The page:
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Day 10 of the split…I checked both hives fomqueen cells. The one with the queen had zero. The artificial swarm had 8-12. I tore them all down and put the hive back together with an extra box and the original queen. I know the safest would be to wait 3 weeks but I am going to miss the flow and I have given the bees lots of emtpy frames and an extra box. Hopefully this was enough to squelch their need to swarm this year. As always, time will tell.

I have not checked on the hive that swarmed yet.

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That sounds like it’s gone according to the text book. Isn’t that a lovely feeling?

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Yes, but I will feel better when I check them again this weekend and Not find any more swarm cell. They have the flow frames half filled.

Interesting method. I will definately use it again in the future.

I am also trying to arrange frames to maximize the brood nest by moving honey under the next so they move it up. Not sure how well it works yet but I did uncap part of a honey frame that I move to the bottom and they emptied every cell that was opened and moved it. Interesting.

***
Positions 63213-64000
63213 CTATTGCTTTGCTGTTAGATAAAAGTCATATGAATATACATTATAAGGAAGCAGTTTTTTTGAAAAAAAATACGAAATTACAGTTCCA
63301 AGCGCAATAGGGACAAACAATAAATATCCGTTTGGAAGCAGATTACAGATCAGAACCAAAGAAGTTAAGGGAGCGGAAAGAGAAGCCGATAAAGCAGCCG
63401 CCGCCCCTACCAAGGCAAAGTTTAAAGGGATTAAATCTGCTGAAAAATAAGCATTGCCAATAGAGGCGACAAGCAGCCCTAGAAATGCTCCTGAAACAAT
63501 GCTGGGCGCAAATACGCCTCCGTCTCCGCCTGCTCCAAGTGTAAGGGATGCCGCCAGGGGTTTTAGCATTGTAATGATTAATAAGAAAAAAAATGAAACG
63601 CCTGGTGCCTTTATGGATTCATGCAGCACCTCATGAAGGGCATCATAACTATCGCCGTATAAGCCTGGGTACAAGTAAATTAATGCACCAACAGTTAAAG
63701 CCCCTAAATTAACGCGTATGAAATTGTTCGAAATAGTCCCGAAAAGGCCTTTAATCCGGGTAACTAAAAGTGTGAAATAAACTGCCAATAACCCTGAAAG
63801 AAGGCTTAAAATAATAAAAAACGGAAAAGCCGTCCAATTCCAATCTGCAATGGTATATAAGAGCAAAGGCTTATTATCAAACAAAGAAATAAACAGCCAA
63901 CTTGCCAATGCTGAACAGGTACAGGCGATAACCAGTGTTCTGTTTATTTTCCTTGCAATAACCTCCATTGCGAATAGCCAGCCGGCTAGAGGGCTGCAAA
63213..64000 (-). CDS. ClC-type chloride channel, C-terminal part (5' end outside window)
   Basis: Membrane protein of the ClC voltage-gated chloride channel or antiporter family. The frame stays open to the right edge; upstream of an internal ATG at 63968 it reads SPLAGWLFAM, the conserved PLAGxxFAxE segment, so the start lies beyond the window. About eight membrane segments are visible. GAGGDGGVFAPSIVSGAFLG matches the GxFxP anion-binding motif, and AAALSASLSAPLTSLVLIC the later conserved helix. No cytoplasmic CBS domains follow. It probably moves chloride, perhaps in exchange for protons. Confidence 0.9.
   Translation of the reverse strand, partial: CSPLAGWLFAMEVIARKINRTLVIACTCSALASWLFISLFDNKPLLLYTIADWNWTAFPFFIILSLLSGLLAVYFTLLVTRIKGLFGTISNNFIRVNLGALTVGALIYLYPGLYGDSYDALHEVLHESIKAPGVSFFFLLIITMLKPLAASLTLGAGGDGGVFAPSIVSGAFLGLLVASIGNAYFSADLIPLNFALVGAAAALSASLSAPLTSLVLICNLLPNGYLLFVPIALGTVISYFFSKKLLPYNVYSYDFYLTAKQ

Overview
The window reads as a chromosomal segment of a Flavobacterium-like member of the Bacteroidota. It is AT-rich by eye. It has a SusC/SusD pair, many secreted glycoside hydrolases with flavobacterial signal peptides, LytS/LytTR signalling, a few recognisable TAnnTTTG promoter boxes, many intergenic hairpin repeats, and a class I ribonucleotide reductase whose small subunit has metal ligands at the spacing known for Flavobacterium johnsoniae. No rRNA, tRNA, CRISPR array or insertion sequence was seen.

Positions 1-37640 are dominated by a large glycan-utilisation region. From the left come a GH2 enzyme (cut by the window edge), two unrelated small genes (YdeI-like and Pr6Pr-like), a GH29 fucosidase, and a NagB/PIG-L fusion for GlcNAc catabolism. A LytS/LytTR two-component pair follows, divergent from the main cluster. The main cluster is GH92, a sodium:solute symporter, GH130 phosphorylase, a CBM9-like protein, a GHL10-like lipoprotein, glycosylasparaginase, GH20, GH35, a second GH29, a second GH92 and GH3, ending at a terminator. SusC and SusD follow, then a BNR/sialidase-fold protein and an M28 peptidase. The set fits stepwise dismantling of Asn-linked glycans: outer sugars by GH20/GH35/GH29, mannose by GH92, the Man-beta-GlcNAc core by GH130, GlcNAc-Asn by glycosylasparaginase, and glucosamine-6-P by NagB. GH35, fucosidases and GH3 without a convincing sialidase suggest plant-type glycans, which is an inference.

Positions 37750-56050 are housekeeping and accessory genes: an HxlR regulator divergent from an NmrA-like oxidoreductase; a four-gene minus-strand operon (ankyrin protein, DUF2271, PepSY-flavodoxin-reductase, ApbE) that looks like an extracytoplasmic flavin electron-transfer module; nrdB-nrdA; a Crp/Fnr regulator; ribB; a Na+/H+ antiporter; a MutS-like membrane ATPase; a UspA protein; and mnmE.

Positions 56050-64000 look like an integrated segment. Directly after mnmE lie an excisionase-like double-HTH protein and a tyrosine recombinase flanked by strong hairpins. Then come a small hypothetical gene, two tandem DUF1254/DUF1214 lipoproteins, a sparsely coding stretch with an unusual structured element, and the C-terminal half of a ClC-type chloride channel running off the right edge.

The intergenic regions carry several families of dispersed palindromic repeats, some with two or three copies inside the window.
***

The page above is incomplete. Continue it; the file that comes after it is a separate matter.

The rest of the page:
So I just did two snelgrove splits again. Just when they start to put honey in the flowhive. Sure feels like I just blew up my best two hives.

I did the split just before dark so I am hoping the flyers still go back to their old hive in the morning. The other potential issue is I left the flow hives on the artificial swarm thinking they will still bring in honey. Downside is that means some nurse bees were left in the AS. Percentage wise it wasn’t that many.

Hoping to reunite in 10 days.

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Though I am sure they are not at full strength but the 2 AS with the flow hives still on them have brought in more honey. I thought they might since they are the foragers. Black locust are about to bloom.

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The one AS is adding some good weight. Unfortunately it is suppose to rain the next few days.